(Updated to reflect early trading stock price)
Puxin Ltd., a provider of after-school education in China, swung open its doors to U.S. stockholders today under the ticker symbol “NEW,” and within two hours was trading up nearly 25 percent at $21.24 per American depositary share on the New York Stock Exchange.
Puxin was trading at $21.24 per share, up nearly 25 percent, within two hours of its initial public offering on the NYSE
(Source: Thomson Reuters Eikon)
The company priced its shares at the lower end of its estimated range, at $17 per ADS. With this offering of 7.2 million ADSs, Puxin has raised $122.4 million. Underwriters have an option to purchase an additional 1.08 million shares. Each ADS represents two ordinary shares.
Lead underwriters on the deal are Citigroup Global Markets Inc. and Deutsche Bank Securities Inc.
Founded just four years ago, the company, based in Beijing, is already the third-largest education service in China by student enrollments, according to a report by Frost & Sullivan.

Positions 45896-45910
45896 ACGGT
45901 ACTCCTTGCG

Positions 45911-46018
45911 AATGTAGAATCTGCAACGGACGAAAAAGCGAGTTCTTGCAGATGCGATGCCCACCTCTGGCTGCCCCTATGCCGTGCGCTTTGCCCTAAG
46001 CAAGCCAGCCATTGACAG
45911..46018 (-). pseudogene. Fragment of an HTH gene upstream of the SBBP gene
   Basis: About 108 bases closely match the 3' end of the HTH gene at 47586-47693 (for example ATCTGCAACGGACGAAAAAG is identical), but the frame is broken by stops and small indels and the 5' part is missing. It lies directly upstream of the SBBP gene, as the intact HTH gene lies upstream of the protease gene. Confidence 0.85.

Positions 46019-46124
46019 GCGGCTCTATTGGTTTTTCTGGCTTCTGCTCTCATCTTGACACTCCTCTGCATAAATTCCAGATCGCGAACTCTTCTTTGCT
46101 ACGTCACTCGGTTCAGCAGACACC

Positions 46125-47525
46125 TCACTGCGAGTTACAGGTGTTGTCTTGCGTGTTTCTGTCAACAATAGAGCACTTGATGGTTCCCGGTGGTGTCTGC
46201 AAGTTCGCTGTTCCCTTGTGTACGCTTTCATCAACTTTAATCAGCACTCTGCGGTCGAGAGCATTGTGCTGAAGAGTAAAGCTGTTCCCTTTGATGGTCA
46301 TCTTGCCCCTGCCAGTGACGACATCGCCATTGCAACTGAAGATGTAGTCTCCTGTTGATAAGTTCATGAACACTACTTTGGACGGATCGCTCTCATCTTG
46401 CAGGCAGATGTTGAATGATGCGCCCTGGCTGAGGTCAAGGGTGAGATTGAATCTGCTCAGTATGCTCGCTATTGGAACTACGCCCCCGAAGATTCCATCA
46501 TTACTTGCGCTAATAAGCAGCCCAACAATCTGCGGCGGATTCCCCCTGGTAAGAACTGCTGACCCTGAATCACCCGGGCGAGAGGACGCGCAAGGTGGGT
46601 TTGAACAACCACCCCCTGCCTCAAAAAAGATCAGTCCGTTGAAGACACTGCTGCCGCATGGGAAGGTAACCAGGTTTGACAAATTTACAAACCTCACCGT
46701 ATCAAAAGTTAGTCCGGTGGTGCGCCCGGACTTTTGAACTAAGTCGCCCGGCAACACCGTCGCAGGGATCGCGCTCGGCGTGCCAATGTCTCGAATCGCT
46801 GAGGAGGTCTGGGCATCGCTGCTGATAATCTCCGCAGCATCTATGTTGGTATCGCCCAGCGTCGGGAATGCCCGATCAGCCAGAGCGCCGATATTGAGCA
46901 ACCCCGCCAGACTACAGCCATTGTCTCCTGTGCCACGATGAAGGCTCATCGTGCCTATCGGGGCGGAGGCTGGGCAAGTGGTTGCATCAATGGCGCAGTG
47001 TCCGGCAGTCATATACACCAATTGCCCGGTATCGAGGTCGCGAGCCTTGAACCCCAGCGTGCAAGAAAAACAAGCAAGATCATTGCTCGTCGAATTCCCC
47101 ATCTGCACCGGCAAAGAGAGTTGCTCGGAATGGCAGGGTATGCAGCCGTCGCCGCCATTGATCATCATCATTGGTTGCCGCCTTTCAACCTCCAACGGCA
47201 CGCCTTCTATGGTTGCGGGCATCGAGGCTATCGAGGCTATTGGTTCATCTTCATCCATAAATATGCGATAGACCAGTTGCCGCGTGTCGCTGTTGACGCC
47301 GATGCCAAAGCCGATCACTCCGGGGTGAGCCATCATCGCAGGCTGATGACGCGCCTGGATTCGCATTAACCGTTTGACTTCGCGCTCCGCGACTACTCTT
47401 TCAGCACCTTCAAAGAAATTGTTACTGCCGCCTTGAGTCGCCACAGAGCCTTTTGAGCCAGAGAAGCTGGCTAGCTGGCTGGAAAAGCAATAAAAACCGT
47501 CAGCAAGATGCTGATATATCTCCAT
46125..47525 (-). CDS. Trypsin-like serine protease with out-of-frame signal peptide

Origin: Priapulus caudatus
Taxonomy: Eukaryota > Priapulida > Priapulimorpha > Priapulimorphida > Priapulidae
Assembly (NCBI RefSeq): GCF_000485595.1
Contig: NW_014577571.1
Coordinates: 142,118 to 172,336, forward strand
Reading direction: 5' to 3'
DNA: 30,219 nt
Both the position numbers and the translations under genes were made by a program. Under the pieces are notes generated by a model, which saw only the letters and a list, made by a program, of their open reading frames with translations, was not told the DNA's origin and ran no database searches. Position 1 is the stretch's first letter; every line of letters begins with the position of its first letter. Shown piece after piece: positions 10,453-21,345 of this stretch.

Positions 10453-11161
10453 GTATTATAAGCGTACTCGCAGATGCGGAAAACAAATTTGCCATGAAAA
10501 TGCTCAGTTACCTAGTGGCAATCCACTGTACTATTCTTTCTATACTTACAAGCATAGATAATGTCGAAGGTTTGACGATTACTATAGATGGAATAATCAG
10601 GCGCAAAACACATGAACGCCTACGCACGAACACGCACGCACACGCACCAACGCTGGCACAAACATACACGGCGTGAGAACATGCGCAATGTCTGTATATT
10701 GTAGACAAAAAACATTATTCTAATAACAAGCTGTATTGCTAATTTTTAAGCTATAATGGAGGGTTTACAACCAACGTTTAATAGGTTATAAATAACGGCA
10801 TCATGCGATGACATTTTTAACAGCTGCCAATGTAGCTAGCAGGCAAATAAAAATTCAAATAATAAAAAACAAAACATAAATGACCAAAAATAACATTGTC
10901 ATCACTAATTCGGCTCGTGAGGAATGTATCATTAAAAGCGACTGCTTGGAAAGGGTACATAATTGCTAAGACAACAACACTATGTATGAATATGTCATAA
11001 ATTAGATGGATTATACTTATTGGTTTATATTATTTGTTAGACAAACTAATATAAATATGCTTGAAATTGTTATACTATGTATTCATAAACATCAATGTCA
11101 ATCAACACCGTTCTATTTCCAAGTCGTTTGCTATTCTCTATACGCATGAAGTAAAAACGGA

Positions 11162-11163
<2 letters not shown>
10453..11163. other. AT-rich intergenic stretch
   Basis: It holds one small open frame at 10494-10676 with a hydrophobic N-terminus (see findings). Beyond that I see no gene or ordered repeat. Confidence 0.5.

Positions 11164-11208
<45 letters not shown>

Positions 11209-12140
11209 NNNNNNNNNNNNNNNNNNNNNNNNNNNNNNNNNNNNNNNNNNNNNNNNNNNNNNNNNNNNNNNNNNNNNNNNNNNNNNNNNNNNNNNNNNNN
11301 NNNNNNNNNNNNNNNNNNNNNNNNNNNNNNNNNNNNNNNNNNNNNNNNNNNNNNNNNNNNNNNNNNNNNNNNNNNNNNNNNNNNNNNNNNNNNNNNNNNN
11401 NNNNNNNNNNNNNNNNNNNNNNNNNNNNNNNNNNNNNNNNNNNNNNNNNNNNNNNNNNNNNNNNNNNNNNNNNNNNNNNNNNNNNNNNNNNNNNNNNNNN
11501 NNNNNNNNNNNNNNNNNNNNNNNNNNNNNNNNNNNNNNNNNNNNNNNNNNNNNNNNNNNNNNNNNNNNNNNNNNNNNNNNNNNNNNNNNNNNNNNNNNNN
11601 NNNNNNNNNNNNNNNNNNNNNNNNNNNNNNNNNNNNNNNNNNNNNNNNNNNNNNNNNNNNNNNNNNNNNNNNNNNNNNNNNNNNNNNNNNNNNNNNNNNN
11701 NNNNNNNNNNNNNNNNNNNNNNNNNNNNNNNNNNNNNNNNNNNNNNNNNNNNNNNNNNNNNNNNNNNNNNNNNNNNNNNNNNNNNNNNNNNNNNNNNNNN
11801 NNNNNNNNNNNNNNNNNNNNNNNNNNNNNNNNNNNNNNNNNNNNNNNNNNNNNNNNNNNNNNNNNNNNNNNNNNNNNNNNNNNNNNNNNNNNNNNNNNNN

The founder, Yunlong Sha, Puxin's chairman and chief executive officer, previously served as senior vice president at New Oriental Education & Technology Group (NYSE: EDU) and has 20 years of experience in the industry. Sha holds 47 percent of Puxin's share pre-IPO.
Puxin’s chief financial officer, Peng Wang, also comes from New Oriental, where he served as a school principal.
(Source: Puxin Ltd., from amended prospectus dated June 1)
The Puxin network comprised 48 schools and 397 learning centers in 35 Chinese cities as of March 31. In 2017, nearly 1.3 million students enrolled in the school's programs, representing a 180 percent increase from 2016. This was the fastest growth among major after-school education service providers in China, according to the Frost & Sullivan report. In the first three months of this year, student enrollments rose 41 percent year-over-year to 261,000.
The company said the proceeds from the IPO would mainly finance strategic acquisitions of new units and the expansion of its network. In addition, 15 percent would be applied to technology and online learning, 10 percent to marketing, and 5 percent for working capital and other purposes.